After the income statement, Twaddell says many equity investors check the cash-flow statement to see what's really happening in the business. It's this statement that makes adjustments for all noncash transactions to show just how much cash is used or thrown off by a company. Items such as depreciation-an expense that cuts into earnings but doesn't eat into cash-are added to cash flow. Accounts receivable, which get booked as revenue but don't provide real cash, are taken out of the cash-flow calculation.
Need more explaining? Read Cash Flow Analysis to have the fog lifted.
There are myriad inferences investors can draw from cash-flow statements, says Twaddell. But ultimately, they're looking at the capital intensity of the business: "how many dollars have to go in on the front end before one pops back out on the back end," he says. Seasonality (which requires companies to spend even when revenue is not being generated), lengthy collection periods and growing accounts receivable require capital. So the question in investors' minds becomes, How much capital will this business require, and is there a plan in place to fund its growth?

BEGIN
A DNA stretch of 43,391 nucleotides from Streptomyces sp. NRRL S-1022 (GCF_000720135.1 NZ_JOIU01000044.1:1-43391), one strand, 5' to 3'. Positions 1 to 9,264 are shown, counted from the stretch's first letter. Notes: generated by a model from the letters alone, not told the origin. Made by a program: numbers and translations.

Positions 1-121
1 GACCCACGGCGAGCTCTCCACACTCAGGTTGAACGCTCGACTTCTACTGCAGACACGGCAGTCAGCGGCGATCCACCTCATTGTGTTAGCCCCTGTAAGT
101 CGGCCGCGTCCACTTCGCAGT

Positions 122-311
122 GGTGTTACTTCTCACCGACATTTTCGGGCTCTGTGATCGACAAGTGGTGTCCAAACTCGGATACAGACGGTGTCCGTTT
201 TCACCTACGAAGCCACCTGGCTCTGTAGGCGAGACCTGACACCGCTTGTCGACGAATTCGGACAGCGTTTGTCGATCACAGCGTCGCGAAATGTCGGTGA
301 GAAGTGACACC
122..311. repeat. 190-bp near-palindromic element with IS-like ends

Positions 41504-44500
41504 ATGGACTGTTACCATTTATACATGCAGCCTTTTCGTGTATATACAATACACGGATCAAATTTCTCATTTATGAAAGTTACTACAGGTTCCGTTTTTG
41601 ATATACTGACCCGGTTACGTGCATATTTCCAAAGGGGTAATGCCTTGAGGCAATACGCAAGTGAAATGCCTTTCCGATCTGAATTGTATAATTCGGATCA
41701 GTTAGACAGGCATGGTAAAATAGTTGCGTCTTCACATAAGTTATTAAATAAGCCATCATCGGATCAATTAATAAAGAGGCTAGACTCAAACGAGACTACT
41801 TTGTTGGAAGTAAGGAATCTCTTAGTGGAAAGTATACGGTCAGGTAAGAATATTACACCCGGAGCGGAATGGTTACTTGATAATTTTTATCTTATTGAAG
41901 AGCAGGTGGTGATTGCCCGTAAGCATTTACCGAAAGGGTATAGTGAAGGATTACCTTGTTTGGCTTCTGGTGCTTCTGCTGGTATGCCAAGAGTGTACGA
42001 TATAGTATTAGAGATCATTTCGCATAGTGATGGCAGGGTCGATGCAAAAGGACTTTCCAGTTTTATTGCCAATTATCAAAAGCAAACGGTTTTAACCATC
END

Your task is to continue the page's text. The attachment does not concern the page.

Investors Capital scored well here, says Twaddell. The company's receivables, mostly commissions from insurance companies, were paid in 30 days or less. There was no cyclicality in the revenue stream to speak of, and cash-flow statements showed the company was almost entirely self-funding. "As a result," says Twaddell, "the capital raised in the IPO wouldn't be used to fund operations but expansion and, presumably, increased earnings-raison d'�tre for most equity investors."